U.S. President Barack Obama chided Vietnam on political freedoms on Tuesday after critics of the communist-run government were prevented from meeting him in Hanoi, a discordant note on a trip otherwise steeped in words of amity between the former foes.
Tens of thousands turned out to welcome Obama on the second leg of his visit, to Ho Chi Minh City, which was called Saigon until North Vietnamese tanks rolled into the city in April 1975 to bring U.S.-backed South Vietnam under communist rule.
Many in the crowd that lined the streets chanted “Obama, Obama” as his motorcade arrived to visit the century-old Jade Emperor Pagoda. Some held handwritten signs reading, “Obama, we love you”, and one woman held a boy dressed in a Captain America costume, complete with shield.
Underlining the importance of the growing economic ties between the two former foes, Obama held an open forum with young entrepreneurs and laid out the benefits of the Trans-Pacific Partnership (TPP) trade pact between 12 Pacific Rim countries.
But the high point of his visit was on Monday, with his announcement that Washington is scrapping its embargo on the sale of lethal arms to Vietnam. That clears the biggest hurdle remaining between two countries drawn together by concern over China’s military build-up.
Critics said that by removing the ban, a vestige of the Vietnam War, Washington had put concerns about Beijing’s assertiveness in the South China Sea first and given up a critical lever to press Hanoi for improvements in human rights.
“FREEDOMS STILL A CONCERN”
One prominent intellectual, Nguyen Quang A, told Reuters that about 10 policemen had come to his house at 6:30 a.m. and put him in a car that was driven out of the capital until Obama was about to leave.
An outspoken lawyer, Ha Huy Son, said he was also stopped from joining a meeting Obama held with six other civil society leaders. Human Rights Watch said a journalist who was also invited had been arrested on Monday.
“The Vietnam government has demonstrated today that it doesn’t deserve the closer ties the U.S. is offering,” said John Sifton, the group’s Asia advocacy director.
Obama commented later that several activists had been blocked from attending and said this was an indication that, despite some “modest” legal reforms “there are still folks who find it very difficult to assemble and organise peacefully around issues that they care deeply about”.
“There are still areas of significant concern in terms of freedom of speech, freedom of assembly, accountability with respect to government,” he said.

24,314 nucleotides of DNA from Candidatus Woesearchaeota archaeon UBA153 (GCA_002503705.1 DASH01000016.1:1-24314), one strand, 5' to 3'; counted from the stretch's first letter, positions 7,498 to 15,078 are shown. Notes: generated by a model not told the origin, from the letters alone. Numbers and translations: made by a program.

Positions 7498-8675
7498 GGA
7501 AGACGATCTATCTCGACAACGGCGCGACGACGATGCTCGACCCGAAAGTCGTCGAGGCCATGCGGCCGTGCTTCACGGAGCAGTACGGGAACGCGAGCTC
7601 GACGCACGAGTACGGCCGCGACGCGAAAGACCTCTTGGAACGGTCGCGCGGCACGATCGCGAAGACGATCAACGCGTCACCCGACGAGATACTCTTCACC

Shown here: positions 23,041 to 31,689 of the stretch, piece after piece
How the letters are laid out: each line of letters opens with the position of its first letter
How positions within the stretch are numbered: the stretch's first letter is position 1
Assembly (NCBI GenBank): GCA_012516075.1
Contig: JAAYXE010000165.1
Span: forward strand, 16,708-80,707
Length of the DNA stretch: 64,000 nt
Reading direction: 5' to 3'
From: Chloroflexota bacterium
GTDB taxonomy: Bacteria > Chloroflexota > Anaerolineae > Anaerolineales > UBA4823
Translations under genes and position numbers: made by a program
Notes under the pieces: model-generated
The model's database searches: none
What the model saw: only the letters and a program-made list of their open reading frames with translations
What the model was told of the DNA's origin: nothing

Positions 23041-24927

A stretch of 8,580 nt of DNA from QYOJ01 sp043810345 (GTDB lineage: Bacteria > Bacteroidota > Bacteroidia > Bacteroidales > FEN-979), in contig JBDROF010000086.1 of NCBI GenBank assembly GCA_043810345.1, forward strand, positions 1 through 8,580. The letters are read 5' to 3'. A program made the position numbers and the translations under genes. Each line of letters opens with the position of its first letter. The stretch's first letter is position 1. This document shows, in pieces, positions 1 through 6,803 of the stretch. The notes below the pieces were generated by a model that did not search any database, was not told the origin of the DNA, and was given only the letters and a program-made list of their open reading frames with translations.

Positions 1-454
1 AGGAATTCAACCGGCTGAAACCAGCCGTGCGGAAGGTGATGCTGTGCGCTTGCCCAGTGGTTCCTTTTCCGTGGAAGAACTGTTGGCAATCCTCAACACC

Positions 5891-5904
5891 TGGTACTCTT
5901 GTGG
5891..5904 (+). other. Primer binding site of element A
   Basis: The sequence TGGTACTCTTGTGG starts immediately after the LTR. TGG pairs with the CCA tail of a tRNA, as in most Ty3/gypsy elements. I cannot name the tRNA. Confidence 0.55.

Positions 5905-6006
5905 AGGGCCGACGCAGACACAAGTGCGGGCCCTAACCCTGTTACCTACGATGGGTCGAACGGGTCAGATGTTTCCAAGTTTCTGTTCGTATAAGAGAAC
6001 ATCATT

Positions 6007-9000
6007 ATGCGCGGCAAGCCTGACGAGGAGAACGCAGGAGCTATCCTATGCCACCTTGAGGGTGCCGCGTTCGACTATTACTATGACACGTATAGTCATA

Quang A, a former IT entrepreneur, was one of more than 100 Vietnamese who tried to run as independents for last weekend’s election to the parliament, which is tightly controlled by the Communist Party. Almost all failed to get on the ballot.
Before he was taken away, Quang A posted on Facebook a photograph of himself dressing for the meeting with Obama, with the message: “Before going. May be intercepted, arrested. Advising so people know.”
Vietnam’s foreign ministry did not immediately respond to a request for comment.
TOUTING THE TPP
In a speech before leaving Hanoi, Obama dwelt on the importance of freedom of navigation in the South China Sea, where China has been turning remote outcrops into islands with runways and harbours.
“Big nations should not bully small ones. Disputes should be resolved peacefully,” he said, without naming China, which claims sovereignty over 80 percent of the South China Sea.
China’s Global Times, run by the Communist Party’s official People’s Daily, sneered at the U.S. decision to lift the arms embargo on Vietnam and said it showed a willingness to relax standards on human rights for the sake of containing China.
The White House “is taking advantage of Vietnam to stir up more troubles in the South China Sea”, it said.
In Ho Chi Minh City, Obama interviewed three young entrepreneurs in front of an audience at a co-working space called Dreamplex that hosts budget tech startups and is supported by angel investors and Silicon Valley funds.
There he touted the benefits of the TPP, especially for unlocking entrepreneurial innovation.
Vietnam’s manufacturing and export-led economy is seen as the biggest TPP beneficiary. Annual U.S-Vietnam trade has swelled from $450 million when ties were normalised to $45 billion last year, and Washington is a big buyer of Vietnam’s televisions, smartphones, clothing and seafood.
But the TPP, which would remove tariffs across a 12-nation bloc worth a combined $28 trillion of gross domestic product, is not a done deal. Opposition is expected in Washington, amid concern about competition and a loss of U.S. jobs.
“The TPP not only will allow to us sell more goods to each other and bring our economies closer … but it will also accelerate economic reforms, boost competitiveness open up new markets,” Obama told the gathering of Vietnamese entrepreneurs.
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